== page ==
Dover & Folkestone During the Great War (Kindle)
For centuries the south coast of Kent - in particular the ports of Dover and Folkestone - have been England's front line, as her enemies have planned invasions and launched attacks from just across the Channel. During the Great War of 1914-1918 these two towns were again vulnerable to enemy action, and they played a vital role in war effort. As this well-researched and highly illustrated book shows, the people of the Channel Ports suffered from bombardment by air and sea. They also played a significant role in the experience of the men who fought in the Great War. For the humble soldier, this stretch of coastline had a personal meaning - it represented 'Blighty'. It might be the last thing the departing Tommy would see of his country and, for a soldier returning wounded or on leave, the White Cliffs on the horizon were his first glimpse of home.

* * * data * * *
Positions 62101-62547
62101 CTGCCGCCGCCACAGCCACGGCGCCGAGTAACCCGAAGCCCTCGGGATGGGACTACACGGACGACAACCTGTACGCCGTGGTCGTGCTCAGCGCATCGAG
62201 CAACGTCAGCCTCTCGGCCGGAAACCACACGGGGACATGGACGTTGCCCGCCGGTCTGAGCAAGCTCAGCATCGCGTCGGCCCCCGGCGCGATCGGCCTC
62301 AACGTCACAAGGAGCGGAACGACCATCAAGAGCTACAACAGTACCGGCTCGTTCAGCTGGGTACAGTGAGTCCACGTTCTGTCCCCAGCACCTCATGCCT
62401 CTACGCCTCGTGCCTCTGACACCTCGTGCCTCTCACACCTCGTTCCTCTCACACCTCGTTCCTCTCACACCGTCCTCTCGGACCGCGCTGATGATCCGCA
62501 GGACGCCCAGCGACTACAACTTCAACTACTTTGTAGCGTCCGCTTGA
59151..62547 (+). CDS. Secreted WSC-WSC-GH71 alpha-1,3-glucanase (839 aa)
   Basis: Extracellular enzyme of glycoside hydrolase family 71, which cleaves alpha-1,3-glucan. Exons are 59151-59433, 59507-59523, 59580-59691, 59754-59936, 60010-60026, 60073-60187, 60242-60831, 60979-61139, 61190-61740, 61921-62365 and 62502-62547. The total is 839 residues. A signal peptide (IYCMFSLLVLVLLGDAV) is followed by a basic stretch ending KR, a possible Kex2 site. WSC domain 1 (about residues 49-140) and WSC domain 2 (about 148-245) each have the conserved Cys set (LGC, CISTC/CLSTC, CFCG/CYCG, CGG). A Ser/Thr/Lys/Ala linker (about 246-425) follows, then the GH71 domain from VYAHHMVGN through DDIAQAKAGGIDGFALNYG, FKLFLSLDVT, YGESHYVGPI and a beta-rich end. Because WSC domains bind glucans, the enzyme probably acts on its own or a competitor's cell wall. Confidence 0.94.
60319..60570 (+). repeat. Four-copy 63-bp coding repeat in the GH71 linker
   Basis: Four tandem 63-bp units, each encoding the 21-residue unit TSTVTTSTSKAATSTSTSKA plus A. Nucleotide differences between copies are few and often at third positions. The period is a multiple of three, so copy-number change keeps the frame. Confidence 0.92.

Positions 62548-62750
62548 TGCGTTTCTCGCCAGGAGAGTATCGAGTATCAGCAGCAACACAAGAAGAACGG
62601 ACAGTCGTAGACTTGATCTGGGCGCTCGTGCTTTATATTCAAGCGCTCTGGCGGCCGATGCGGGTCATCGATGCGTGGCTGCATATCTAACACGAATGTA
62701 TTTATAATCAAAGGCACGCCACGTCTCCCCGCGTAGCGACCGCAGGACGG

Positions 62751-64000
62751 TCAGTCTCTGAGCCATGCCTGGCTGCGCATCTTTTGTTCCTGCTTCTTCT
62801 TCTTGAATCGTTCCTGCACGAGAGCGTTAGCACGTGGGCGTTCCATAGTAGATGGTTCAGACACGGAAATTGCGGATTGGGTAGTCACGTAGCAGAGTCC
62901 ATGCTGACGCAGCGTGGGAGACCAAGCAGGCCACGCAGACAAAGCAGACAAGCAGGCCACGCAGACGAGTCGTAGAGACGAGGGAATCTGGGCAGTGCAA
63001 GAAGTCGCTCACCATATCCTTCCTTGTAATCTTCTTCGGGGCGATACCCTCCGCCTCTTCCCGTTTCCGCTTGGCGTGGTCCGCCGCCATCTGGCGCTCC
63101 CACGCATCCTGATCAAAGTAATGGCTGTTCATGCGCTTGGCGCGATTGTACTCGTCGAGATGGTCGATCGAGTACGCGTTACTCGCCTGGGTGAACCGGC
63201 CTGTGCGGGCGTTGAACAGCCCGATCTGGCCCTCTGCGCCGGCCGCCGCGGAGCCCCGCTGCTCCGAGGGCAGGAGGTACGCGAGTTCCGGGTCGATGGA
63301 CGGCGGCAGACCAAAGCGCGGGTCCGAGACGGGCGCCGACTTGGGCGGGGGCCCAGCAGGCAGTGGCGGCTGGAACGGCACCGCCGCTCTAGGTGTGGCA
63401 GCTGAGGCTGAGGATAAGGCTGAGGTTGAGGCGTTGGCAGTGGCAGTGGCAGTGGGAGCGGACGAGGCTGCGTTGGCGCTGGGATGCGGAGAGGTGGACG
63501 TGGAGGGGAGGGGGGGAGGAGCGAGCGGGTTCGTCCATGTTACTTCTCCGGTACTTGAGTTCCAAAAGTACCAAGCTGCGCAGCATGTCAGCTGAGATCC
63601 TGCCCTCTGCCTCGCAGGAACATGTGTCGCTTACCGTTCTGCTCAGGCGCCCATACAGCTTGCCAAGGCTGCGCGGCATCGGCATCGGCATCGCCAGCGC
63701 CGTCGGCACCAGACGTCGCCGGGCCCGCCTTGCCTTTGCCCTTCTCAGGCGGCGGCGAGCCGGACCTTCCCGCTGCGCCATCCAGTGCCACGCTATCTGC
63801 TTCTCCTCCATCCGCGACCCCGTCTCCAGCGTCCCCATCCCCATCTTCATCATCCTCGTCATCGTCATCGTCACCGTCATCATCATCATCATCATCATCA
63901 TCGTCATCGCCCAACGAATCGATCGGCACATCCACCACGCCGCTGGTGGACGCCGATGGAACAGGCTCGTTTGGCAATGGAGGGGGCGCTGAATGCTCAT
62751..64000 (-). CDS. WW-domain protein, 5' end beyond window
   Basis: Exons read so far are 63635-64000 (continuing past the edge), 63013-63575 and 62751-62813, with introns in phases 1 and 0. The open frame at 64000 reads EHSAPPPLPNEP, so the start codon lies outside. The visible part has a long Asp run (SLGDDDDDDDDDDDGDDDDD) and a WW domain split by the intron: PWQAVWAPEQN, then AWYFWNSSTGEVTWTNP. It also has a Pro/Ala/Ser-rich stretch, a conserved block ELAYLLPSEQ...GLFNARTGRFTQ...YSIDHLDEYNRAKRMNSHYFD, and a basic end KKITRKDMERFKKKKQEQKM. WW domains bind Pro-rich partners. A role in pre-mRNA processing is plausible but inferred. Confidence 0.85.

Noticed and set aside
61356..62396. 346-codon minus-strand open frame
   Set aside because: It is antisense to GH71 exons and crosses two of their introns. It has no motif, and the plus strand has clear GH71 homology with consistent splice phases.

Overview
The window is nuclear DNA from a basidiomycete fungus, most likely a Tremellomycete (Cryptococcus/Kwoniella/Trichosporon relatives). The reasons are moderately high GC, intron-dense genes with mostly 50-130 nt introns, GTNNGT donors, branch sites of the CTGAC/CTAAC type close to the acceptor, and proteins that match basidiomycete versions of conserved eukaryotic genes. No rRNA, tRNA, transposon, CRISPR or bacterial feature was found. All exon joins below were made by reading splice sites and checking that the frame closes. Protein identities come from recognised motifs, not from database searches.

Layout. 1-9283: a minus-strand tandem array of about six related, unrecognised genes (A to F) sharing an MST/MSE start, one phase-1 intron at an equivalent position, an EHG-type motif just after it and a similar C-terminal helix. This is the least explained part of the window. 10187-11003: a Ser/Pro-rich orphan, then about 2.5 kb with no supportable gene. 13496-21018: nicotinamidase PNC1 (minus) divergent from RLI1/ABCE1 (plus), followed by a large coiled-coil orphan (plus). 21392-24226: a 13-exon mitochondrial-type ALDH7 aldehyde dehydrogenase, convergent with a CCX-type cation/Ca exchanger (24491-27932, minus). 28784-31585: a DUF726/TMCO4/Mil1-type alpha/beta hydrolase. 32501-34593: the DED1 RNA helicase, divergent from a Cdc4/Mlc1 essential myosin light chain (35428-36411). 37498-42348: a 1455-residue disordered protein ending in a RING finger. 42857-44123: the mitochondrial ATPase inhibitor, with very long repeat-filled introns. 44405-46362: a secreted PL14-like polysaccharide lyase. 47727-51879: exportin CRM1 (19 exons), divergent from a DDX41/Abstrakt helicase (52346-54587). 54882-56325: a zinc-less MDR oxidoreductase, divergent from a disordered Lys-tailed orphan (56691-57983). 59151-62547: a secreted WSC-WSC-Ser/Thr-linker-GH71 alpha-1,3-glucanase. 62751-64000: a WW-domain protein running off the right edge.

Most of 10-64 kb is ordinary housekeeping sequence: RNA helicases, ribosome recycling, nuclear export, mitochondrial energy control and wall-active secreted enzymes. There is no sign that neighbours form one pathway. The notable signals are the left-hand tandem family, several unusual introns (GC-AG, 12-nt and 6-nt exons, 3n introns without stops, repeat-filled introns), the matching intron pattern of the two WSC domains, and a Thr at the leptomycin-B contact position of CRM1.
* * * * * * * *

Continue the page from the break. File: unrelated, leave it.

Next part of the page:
The authors have delved into local archives, newspaper and journal collections and modern research presented on websites to pull together a rich and detailed view of the area during the Great War... This is a good and readable history with a price that is of terrific value.The Long, Long Trail